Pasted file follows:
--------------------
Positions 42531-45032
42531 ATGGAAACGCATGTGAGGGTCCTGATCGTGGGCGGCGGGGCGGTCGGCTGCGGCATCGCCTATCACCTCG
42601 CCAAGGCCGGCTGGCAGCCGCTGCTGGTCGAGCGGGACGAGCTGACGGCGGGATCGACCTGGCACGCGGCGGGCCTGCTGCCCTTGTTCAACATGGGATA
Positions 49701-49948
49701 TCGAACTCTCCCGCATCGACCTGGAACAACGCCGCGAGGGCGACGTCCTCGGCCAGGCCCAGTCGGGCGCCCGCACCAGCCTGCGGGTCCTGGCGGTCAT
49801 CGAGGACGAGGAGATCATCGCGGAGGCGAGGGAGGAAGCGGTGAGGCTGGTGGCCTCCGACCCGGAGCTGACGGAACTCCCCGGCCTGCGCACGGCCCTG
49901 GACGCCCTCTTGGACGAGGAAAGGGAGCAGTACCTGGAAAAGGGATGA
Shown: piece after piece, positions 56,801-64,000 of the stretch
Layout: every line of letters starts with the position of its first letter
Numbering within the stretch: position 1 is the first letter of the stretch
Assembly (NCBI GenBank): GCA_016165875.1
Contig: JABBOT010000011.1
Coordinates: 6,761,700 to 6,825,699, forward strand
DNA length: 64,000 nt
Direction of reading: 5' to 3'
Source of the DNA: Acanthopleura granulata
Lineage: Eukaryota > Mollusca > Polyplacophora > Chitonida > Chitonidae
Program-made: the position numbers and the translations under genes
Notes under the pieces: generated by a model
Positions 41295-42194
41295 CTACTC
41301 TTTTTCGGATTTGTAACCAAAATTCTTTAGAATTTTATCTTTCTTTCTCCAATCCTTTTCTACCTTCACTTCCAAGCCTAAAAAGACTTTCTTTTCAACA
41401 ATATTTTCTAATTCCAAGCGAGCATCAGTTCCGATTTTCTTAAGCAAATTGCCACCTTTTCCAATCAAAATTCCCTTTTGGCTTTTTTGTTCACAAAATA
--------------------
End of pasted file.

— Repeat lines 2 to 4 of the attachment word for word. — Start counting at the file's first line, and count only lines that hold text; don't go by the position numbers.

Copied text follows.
42531 ATGGAAACGCATGTGAGGGTCCTGATCGTGGGCGGCGGGGCGGTCGGCTGCGGCATCGCCTATCACCTCG
42601 CCAAGGCCGGCTGGCAGCCGCTGCTGGTCGAGCGGGACGAGCTGACGGCGGGATCGACCTGGCACGCGGCGGGCCTGCTGCCCTTGTTCAACATGGGATA
Positions 49701-49948